Facts about GST Bill passed in Rajya Sabha.

Facts about GST Bill passed in Rajya Sabha.

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Facts about GST Bill passed in Rajya Sabha.

The 10-year-long wait for Goods and Service Tax (GST) Constitutional Amendment Bill is most likely to see the end of the tunnel in a matter of days. After deliberating through hours of Parliament over several sessions, both the Centre and the state governments have agreed to meet at a common ground.

The final stroke in completing the picture came on Wednesday when the Union Cabinet agreed to drop the 1 percent manufacturing tax and providing guarantee to compensate states for any revenue loss in the first five years of the rollout of GST.

This was at a meeting of the Empowered Committee of State Finance Ministers convened by Union finance minister Arun Jaitley.  The meeting also came to a broad agreement on the principle that the common man will benefit from introduction of GST by way of lower tax rates while the states will not face any loss of revenue.

The Bill was earlier passed in the Lok Sabha in May 2015, when the Centre had proposed 100% compensation for first three years, and 75% and 50% for the next two years. However, the select committee of the Rajya Sabha has now recommended 100% compensation for probable loss of revenue for five years.

Going by the Cabinet considering the Opposition’s major amendments that had once been a tough hurdle, the government may be able to get the mammoth of a constitutional amendment moving. Here are a few FAQs answered.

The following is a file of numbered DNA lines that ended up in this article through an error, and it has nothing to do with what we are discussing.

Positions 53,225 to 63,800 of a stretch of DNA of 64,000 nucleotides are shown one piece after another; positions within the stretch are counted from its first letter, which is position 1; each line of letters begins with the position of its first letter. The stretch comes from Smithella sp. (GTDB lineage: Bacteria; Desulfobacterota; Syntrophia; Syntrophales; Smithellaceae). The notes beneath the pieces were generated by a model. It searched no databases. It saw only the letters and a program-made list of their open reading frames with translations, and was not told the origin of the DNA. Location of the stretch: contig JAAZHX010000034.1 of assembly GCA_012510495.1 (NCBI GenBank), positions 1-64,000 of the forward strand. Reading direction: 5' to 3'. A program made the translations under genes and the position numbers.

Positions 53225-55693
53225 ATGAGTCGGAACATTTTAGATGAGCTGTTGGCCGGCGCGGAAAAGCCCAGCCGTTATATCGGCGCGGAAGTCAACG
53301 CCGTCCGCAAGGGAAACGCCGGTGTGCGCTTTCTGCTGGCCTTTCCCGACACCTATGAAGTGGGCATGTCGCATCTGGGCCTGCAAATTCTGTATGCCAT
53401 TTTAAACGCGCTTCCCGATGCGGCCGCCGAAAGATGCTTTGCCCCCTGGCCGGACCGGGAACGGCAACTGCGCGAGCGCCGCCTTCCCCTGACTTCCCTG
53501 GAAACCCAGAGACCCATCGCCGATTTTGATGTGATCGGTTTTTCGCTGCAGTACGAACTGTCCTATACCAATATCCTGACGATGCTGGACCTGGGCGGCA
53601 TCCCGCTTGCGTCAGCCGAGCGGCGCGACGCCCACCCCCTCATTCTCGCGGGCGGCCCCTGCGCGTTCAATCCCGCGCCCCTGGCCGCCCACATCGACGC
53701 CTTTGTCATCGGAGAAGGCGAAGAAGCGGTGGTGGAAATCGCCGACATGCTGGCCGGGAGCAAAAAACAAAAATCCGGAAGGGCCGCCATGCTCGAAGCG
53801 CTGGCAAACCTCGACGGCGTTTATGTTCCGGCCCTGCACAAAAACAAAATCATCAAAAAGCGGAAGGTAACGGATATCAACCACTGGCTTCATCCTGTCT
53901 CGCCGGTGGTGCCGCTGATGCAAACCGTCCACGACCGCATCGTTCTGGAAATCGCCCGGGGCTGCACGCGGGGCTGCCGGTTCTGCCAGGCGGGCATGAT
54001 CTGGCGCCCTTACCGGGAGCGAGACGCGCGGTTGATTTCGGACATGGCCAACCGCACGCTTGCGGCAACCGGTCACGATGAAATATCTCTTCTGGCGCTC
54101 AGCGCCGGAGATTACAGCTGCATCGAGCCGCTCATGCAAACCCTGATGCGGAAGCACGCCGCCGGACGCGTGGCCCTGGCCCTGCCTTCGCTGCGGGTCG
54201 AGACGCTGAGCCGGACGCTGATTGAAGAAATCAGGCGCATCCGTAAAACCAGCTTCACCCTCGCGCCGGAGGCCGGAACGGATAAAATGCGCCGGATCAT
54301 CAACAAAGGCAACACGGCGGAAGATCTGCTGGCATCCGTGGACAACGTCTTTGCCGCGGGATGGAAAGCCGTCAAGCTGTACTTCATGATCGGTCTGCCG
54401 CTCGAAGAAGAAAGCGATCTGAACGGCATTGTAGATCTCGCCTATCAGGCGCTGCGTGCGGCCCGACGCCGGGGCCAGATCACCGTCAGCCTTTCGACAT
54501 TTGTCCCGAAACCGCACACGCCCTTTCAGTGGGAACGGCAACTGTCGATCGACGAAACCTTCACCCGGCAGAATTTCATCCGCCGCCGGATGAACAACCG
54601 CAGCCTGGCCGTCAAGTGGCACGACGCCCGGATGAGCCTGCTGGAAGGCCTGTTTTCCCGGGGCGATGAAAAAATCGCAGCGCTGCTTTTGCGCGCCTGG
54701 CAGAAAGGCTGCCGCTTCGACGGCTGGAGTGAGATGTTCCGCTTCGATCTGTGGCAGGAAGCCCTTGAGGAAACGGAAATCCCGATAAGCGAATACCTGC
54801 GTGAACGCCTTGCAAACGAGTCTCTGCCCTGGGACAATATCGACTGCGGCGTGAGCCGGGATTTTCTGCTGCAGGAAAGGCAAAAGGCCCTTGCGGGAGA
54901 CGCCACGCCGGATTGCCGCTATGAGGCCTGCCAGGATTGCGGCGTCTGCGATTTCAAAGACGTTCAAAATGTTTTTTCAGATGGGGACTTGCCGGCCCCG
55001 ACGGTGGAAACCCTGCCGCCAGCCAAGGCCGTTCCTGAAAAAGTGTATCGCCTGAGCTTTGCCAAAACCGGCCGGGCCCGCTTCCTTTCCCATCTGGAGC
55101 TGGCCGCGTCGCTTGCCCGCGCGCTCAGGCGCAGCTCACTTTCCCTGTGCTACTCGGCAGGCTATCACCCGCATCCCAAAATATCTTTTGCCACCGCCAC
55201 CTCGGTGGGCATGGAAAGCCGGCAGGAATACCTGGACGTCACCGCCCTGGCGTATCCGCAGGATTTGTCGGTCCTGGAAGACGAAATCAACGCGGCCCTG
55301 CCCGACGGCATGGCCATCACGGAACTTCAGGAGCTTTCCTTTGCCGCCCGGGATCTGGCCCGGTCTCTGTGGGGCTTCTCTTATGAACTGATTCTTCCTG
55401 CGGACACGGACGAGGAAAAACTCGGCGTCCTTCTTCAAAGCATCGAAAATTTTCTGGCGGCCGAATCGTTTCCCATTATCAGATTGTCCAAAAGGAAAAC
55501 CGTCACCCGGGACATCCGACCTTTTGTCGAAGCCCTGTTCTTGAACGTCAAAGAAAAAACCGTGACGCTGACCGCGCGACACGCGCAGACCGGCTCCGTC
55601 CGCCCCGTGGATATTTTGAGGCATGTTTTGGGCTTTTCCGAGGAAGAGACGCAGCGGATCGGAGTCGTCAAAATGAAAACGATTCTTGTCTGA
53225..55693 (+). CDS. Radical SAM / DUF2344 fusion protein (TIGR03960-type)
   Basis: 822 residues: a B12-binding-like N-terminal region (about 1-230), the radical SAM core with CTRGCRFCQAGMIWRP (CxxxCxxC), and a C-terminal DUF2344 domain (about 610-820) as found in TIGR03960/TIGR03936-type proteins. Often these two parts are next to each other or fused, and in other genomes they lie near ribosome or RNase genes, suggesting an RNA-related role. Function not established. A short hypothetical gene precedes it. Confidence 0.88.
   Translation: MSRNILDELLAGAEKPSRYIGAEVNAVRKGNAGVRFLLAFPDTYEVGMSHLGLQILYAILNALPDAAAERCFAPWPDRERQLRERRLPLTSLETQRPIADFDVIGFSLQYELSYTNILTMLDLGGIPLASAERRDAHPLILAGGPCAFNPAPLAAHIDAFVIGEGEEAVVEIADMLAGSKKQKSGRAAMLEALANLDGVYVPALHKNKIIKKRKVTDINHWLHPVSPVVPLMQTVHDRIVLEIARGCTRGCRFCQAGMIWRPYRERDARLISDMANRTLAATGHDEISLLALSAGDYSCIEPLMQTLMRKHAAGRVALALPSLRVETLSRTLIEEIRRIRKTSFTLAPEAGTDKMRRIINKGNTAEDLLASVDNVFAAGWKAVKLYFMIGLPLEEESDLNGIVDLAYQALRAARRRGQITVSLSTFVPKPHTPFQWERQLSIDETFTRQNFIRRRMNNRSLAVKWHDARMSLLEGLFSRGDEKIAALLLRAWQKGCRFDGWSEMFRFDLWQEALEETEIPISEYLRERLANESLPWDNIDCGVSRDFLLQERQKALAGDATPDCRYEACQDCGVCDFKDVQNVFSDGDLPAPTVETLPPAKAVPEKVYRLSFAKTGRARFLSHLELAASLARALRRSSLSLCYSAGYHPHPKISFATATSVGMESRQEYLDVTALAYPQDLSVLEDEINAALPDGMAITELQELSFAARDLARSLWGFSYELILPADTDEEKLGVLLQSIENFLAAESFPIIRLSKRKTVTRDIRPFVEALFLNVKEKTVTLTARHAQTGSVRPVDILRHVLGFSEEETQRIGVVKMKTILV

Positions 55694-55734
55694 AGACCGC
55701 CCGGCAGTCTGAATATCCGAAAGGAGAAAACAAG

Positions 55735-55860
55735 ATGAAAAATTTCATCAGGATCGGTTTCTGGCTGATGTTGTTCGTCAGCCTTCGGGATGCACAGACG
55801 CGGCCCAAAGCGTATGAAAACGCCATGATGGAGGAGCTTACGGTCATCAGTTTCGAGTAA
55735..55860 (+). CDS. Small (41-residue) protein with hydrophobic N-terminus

Why does GST need a constitutional amendment? 

Under the law, only the Centre can impose taxes on the services provided. But if GST is in place, states need to be allowed to collect service taxes as well. Hence, there needs to be constitutional amendment to empower states to do so.

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This will be the 122nd Constitution Amendment Bill.  What’s the purpose of GST?

In India, there are a number of taxes that are collected at various stages for goods and services by both Centre and the states. Manufactures are required to pay taxes when finished goods are out of their factory and the goods are again taxed by retail outlets. GST will unify all these different taxes and bind them into a single tax.

What kind of a GST model is proposed?

There are 140 countries that have already implemented GST, while most of them follow a unified GST. India will follow a dual-system as both Centre and state governments will be imposing tax. India will be the third country to follow a dual-system after Brazil and Canada.

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Currently what are under Central taxes and states taxes?

Central taxes: Central excise duty, Additional excise duty, Additional customs duty, Special Additional customs duty, Countervailing duty, Service tax, cesses and surcharges.  State taxes: VAT/sales tax, interstate sales tax, local tax, entertainment tax, purchase tax, mandi tax, luxury tax, tax on lottery and betting, and octroi or entry tax.  Goods that will be taxed separately from the GST:  Alcohol, tobacco, petroleum products are likely to be out of the GST umbrella.

Is there a last date for the government to pass the bill?

The government has already missed many deadlines. Currently, 1 April 2017 is set as the deadline for rolling out the GST and to bring trade under a common national market. To meet this deadline, it is necessary for the government to pass the Bill in the current Winter Session of Parliament.

If passed, then what?

Once the Bill is passed, the government will need to begin processes to implement it before the April 2017 deadline.

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